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It is blatently clear that the quality of landscape and grandeur of scenery of the Lake District was the major factor in bringing about a system of statutory protection and recognition of this north western corner of England.
The Lake District National Park was created under the provisions of the National Parks and Access to the Countryside Act 1949 and came into being on the 15 August 1951. The present National Park Authority was set up under the Environment Act 1995 and took over the running of the Park in April 1997.
Covering 880 square miles, the Lake District National Park is the largest, most spectacular and most visited of Britain's 11 National Parks. It is blatently clear that the quality of landscape and grandeur of scenery of the Lake District was the major factor in bringing about a system of statutory protection and recognition of this north western corner of England.
The evolution of National Parks dates back to the classical poets - Wordsworth, Coleridge and Southey, and later Ruskin - all of whom devoted considerable energy to literary descriptions of, in particular, the Lake District. Wordsworth, who lived in Grasmere, has been credited with originating the concept. He referred to the Lake District as a "sort of national property in which every man has a right and interest who has an eye to perceive and a heart to enjoy".
The boundary of the Lake District National Park, which encloses one third of the County of Cumbria and extends from Caldbeck in the north to Lindale in the south, from Ravenglass in the west to Shap in the east, has not changed since 1951. It was recommended to Government in the Hobhouse Report of 1946.
National Park events have a universal appeal to anyone who loves the Lakes and the countryside. The Lake District Visitor Centre at Brockhole, with its lakeshore gardens and adventure playground, is a good place to start. It is as popular with Cumbrian families as it is with visitors from all over the world and many of the events start from here or take place from the centre. Access via public transport is easy too you can arrive by boat or bus.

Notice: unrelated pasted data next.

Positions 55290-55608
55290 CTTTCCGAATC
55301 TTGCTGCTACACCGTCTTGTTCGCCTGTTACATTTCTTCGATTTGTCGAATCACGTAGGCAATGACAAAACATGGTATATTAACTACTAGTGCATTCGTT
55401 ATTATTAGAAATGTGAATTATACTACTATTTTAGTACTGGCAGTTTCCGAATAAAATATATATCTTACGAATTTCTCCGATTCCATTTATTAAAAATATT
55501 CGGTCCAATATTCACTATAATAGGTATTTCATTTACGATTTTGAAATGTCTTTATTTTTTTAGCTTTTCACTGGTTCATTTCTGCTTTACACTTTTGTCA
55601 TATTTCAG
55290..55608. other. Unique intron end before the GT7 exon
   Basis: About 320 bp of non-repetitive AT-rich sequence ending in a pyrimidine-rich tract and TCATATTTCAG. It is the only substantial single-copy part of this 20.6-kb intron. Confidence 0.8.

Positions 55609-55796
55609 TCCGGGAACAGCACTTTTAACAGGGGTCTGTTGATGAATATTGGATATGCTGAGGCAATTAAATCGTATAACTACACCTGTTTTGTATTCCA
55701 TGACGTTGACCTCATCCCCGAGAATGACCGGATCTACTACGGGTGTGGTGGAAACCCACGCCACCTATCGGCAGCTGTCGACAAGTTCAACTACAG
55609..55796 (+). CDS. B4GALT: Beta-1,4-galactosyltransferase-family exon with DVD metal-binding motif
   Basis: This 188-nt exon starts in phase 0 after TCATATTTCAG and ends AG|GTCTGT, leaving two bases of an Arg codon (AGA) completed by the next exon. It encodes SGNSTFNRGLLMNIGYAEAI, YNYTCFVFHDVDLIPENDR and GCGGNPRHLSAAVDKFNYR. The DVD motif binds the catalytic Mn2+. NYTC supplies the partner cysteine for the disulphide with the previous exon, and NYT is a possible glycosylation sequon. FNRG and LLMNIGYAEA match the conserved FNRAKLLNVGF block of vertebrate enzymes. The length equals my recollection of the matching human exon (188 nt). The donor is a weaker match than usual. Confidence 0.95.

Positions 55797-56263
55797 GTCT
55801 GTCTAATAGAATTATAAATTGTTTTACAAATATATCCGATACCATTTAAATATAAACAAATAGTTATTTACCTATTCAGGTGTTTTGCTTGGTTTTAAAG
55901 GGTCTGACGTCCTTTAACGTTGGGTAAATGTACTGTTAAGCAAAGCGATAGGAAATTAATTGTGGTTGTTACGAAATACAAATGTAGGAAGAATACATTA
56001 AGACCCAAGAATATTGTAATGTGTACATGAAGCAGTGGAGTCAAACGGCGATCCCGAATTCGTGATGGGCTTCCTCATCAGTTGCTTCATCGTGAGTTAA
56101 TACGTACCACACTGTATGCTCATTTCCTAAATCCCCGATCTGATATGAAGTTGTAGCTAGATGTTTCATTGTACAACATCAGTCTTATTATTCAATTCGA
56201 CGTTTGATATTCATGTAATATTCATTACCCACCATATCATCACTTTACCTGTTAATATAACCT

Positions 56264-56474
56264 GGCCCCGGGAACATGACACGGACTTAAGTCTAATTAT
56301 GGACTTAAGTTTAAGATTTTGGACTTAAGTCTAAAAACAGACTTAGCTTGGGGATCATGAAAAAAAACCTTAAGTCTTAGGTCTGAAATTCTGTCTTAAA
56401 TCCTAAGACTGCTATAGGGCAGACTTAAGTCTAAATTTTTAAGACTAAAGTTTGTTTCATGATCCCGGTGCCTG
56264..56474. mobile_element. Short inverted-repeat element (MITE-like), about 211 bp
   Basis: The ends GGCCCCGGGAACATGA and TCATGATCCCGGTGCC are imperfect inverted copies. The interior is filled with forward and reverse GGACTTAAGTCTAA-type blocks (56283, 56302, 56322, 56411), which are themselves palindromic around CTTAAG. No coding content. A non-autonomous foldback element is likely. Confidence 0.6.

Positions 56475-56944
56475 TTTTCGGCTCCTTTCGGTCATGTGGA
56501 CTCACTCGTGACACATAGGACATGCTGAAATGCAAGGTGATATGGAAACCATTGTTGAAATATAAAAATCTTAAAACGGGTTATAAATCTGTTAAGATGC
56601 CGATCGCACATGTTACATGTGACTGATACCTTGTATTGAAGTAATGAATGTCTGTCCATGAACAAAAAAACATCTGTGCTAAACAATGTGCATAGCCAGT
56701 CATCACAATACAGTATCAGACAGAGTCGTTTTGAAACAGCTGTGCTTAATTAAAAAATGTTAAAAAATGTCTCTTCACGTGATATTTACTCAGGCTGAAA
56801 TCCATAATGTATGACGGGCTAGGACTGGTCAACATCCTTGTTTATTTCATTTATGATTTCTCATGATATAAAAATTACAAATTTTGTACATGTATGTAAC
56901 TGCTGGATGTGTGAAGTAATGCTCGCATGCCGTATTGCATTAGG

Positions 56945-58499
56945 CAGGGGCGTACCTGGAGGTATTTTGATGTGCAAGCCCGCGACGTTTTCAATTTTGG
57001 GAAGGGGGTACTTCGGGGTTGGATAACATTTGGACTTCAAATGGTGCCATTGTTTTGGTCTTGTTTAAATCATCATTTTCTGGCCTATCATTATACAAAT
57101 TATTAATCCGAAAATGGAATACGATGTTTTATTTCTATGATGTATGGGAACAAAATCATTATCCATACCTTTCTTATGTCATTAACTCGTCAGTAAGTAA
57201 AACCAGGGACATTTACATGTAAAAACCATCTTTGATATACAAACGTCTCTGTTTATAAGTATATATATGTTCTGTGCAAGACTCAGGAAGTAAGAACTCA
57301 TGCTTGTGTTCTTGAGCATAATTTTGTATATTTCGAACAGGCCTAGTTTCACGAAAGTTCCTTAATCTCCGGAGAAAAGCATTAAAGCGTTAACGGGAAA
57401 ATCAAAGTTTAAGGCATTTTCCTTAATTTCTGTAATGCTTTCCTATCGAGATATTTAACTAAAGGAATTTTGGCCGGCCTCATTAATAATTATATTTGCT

There’s something for everyone in the events programme. Children will love to experience and discover the natural world, working creatively with natural minerals or challenging themselves on lake or fell under the guidance of well qualified event leaders. Cumbrian grandparents need never be short of ideas when the grandchildren visit, or when there are friends and relatives to entertain.
Retirement is the ideal time for developing new interests, and events also encourages local people to enjoy more time holidaying at home, exploring native Lake District history and culture.
For those who want a challenge Classic Walks, in the company of an experienced leader, on the high fells are ideal for visitors or locals. Alternatively fell walkers can learn to map read on a day’s course or join a voluntary wardens’ guided walk. It’s a real eye-opener and you might even be tempted to become a voluntary warden yourself.
Events and Park Life includes a programme of voluntary warden walks for sight and hearing impaired people. Selected wardens have trained with The Guide Dogs for the Blind Association to lead those with sight difficulties. We regret that guide dogs cannot be accepted on these walks and we would ask that visually impaired walkers are over 18 and bring a friend, their family or an experienced sighted guide.
Similarly, if you are hearing impaired suitable walks are available marked with the symbol*. Voluntary wardens can prepare written material for you and accompany you on the walk. Please contact the Events Team in advance by 5pm the day before the walk by phoning 015394 46601, minicom 01539 731263 or by email on email@example.com